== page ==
25)    26mm pivot + 3mm + 2mm = 15.6gram

Flyweight package
BRP# 486017028 Tungsten 7mm  @ 9.7 grams – Qty 3
Joe's Tungsten T7mm 8.7 grams
T4mm @ 5.2 grams – Qty 6
T3mm @ 4.1 grams – Qty 3
BRP# 486016043 7mm – @ 4.0 grams - Qty 3
BRP# 486016042 4mm – @ 2.3 grams - Qty 6
BRP# 486016041 3mm – @ 1.7 grams - Qty 3
BRP# 486016040 2mm – @ 1.1 grams - Qty 6
38mm pivot  @ 17 grams  - Qty 3
33mm pivot @ 15.5 grams - Qty 3
26mm pivot @ 13.3 grams - Qty 3

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These are two average questions I been getting over the 2016~17 winter and spring.

Q) Joe how come I dont see you have any custom ramps?
A) I've made custom ramps in Sept 2016 so Im ahead of the game.  Im not offering anything until I believe i've exhausted testing the stock BRP ramps applied to the the custom springs I've had made for me.

Q) Will you have adjustable ramps?
A) At this point, the adjustablility of my ramps will be like the BRP ramps with the single pivot hole and clicker adjustment.  I will be tuning old fashioned like Aaen says to with flyweight grams and spring force changes.  

I have other things for the pDrive primary clutch up my sleeve im working on.

June 15th 2017 Latest specs for model year (MY) 2018

New ramps - 990 low elevation.  965 High elevation (146 to 175)

New helix - 42/38 (146" only)

Gearing - 21:49 (146), 21:49 (154 Hc Europe),  21:51 (154)  21:53 (165, 175)

I can't wait to stuff the 175 gearing in my 154 and test out the 990 and 965 ramps...woo!

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PDrive pivot pin kit done finally Oct 18 2017

I got the weights done for my G4 summit clutch kit pDiddy pivot bolt kit and does not matter what ramp the owner uses. They can use the 990, 965, 967, 951, 968. I have the weights done for every ramp and can go to at least 100 grams on the total overall ramp. Not ready to send out a kit yet, just saying I have all the configurations done. I have a few more loose ends to tie up.

For the iB 850 summit clutch kit, the elevations are laid out as a starting point. An owner of this kit can tune it for correct engine speed in about an hour of riding. Simple; use the belt change tool on the clutch guard to remove a pivot bolt and adjust the spacer size and/or pivot bolt size to correct engine speed at full throttle.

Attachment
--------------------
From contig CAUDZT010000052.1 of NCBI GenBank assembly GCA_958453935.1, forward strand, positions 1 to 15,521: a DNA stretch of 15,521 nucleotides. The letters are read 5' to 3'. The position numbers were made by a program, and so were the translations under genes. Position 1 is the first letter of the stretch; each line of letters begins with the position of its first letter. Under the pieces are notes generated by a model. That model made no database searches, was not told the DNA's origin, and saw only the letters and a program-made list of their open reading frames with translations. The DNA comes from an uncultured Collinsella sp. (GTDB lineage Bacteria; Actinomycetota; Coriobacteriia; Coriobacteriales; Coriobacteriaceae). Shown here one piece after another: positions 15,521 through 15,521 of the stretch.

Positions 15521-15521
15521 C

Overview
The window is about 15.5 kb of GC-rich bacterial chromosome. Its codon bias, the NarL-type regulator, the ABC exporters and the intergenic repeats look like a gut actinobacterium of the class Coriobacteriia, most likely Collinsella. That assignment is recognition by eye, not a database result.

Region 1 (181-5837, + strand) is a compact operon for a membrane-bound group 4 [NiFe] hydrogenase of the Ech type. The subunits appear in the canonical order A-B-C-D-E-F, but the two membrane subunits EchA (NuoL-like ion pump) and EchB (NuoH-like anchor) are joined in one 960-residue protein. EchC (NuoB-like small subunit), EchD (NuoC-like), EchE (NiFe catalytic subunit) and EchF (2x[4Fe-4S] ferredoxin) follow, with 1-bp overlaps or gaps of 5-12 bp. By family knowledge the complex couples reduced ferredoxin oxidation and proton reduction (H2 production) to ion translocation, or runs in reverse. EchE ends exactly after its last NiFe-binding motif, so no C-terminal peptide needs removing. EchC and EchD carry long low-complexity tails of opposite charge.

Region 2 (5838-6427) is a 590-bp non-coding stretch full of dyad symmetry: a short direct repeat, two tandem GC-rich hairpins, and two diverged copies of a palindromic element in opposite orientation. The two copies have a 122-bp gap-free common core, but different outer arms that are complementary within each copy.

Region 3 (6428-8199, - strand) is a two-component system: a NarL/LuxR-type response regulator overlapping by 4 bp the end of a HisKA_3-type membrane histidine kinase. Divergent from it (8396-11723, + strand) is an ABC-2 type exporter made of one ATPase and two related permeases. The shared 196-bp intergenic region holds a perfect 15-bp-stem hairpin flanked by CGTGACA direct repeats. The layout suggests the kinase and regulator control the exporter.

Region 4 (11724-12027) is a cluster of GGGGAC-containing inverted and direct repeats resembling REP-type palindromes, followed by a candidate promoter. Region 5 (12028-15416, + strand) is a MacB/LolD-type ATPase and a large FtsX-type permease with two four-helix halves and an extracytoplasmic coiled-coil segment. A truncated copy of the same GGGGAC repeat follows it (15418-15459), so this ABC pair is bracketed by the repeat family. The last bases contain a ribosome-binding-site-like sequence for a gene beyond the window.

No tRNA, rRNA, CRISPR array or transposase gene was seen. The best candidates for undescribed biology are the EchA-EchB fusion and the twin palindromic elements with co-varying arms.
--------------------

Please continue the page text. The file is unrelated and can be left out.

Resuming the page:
Pivot bolts require the tightness allowed by the original BRP belt change tool - the OEM belt change tool applies the correct amount of torque for the bolt every time when the tuner cranks it down, hand tight.

t=Tungsten, s=Steel, TI=Titanium
Example: t7mm = tungsten 7mm spacer. s3mm = steel 3mm spacer. TI35 = Titanium 35mm socket cap screw

pivot-bolt-kit-done-oct-2017

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Belt heat, belt life, gear change, clicker position

Jacksen) how’s the 850 kit going to help the belt life? I know skidoo has warrantied the motor mount shims a new belt and gearing for the 17s. What are your thoughts on the new gearing offered on the G4 summits? Should I leave it or put the new in? And the clicker does what on this pDrive?

Joey) Core Value - The #1 way to keep clutch heat to its lowest is to have correct engine speed when full throttle – 7900. Lower or higher than 7900 the temperatures soar. Both over or underrev, the belt ceases to move across the face of the primary clutch face.

Core Value - Lower heat by lowering part throttle engine speed. So when (example) poking along at 40mph on the hardpack, from this snow area to that snow area, lower heat will be at 6200 rpms instead of 6700 rpms.

Subjective Value - Gearing lower is up to you. Me, I bet less than 5% of my total riding is on any hardpack. Im 90%+ in the trees or swamps or out back where its technical. Usually the only trail I drive on is the trail I made riding in – If I can help it. And by that time, im p00ped to drive hard. Haha. I choose lower gearing because I want the track to “roast” whenever I can and put my 154 x 3" up on its tail.
Some gear higher by 1 tooth on a G4 sled because they have a lot more riding on hardpack percentage and sometimes outright trail ride, even with a 3” paddle.
Gearing lower is up to you what you do with your sled.

Clicker
https://www.ibackshift.com/article/850-g4-summit-196.asp#clickerposition
lower number makes more “revvy”
Higher number makes engine lug harder.